In 1990, Foreman was one of five people arrested by the Federal Bureau of Investigation following operation THERMCON, in which FBI agents infiltrated an Arizona Earth First! group, encouraging them to sabotage a powerline feeding a water pumping station. While Foreman had no direct role in the attempted sabotage, he was arrested on a charge of conspiracy. He was permitted to plead guilty to a misdemeanor for handing two copies of Ecodefense to an FBI informant, and received a suspended sentence.[3]

After less than a decade, Foreman left Earth First!, disillusioned by the changing character of the organization.[citation needed] According to Foreman, the incorporation of Marxists and anarchists into Earth First! changed the movement, and not for the better. Many Earth First! members attribute Foreman's departure from the organization as having to do with his alleged sexism and racism. Foreman went on to form the Rewilding Institute.[citation needed]

In 1990, Foreman left Earth First! to pursue other work.[8]


From 1976 to 1980, he was a board member for the New Mexico chapter of The Nature Conservancy.[citation needed]

Foreman co-founded the Wildlands Network in 1991, which aims to establish a network of protected wilderness areas across North America.[9]

From 1995 to 1997, he served on the Sierra Club’s board of directors, but departed after the organization rejected his proposed policy on restrictive immigration.[10][6]

In 1997, Foreman co-founded the New Mexico Wilderness Alliance. In 2003, David Foreman and the board of directors of the Wildlands Project founded a new think tank, the Rewilding Institute, dedicated to "the development and promotion of ideas and strategies to advance continental-scale conservation in North America and to combat the extinction crisis."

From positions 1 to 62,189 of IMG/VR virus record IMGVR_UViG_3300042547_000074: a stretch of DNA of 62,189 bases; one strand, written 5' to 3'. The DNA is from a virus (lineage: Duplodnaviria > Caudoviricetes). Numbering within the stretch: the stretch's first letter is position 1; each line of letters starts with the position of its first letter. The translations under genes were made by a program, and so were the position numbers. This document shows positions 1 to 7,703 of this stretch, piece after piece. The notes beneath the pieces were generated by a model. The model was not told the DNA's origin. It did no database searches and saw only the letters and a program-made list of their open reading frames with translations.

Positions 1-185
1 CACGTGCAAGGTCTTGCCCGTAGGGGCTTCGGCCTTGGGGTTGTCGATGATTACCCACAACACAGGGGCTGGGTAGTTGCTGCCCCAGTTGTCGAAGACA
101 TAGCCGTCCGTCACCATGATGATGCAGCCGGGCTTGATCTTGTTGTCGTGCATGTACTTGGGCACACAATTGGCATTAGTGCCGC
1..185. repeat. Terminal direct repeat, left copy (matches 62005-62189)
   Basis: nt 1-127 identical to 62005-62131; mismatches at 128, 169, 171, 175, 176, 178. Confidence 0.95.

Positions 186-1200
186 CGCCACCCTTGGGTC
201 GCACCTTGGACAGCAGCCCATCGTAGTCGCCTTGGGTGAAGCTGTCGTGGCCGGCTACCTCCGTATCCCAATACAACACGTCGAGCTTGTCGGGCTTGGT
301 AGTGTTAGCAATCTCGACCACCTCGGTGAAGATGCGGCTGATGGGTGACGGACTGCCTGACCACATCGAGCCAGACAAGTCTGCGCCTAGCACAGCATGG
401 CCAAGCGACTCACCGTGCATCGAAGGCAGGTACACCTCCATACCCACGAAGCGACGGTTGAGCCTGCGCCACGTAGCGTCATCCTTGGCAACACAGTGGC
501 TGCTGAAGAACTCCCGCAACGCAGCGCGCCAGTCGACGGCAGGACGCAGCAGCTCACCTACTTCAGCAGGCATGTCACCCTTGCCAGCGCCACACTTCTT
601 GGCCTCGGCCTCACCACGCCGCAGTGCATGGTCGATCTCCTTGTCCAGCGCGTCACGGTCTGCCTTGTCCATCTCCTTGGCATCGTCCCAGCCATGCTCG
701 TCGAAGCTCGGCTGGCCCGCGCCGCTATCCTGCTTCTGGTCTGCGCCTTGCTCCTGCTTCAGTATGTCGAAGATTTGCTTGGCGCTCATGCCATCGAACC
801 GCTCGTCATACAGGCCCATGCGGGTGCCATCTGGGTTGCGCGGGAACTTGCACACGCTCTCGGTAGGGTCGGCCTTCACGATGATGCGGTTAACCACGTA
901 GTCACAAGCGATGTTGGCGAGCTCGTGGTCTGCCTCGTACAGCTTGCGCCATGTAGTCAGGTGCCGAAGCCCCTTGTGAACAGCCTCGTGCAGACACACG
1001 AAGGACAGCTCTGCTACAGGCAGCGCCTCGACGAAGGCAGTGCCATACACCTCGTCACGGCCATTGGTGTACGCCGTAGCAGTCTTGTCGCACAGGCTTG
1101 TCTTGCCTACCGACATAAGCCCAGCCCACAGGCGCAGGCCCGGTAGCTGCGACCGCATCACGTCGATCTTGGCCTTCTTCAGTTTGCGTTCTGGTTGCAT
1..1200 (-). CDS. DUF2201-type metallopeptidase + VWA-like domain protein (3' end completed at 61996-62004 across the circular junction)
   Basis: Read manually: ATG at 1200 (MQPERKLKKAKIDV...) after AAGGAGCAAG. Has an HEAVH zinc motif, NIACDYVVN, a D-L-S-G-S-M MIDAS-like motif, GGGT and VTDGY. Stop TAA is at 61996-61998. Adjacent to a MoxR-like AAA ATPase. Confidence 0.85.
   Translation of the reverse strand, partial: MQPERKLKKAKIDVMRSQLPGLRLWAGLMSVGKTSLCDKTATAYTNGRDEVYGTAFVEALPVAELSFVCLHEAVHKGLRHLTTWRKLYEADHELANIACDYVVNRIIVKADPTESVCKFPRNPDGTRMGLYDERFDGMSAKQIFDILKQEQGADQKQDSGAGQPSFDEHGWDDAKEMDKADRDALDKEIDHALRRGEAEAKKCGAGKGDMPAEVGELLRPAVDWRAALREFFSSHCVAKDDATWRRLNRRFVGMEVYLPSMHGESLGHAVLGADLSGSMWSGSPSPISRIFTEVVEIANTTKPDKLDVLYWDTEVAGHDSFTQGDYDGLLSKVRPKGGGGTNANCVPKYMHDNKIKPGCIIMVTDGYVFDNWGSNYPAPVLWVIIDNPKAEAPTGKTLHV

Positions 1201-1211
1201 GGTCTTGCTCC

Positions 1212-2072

In 1985, Foreman published the first edition of the book Ecodefense: A Field Guide to Monkeywrenching, sharing the editing credits with one “Bill Haywood”.[citation needed] Ecodefense collected articles published in Earth First! Journal’s “Dear Nedd Ludd” column, which provided advice to would-be monkeywrenchers on sabotage techniques.[citation needed]

Foreman is the author of The Lobo Outback Funeral Home, a novel, Confessions of an Eco-Warrior, a collection of essays, and Rewilding North America: A Vision for Conservation in the 21st Century.[citation needed] He also co-authored The Big Outside with Howie Wolke. Most recently, he authored Man Swarm and the Killing of Wildlife, which argues that human overpopulation is the primary cause of biodiversity loss and other environmental problems.[citation needed]


In an 1986 interview, Foreman said the United States should not be providing aid for the Ethiopia famine and hunger crisis, but rather, “let nature seek its own balance.[11]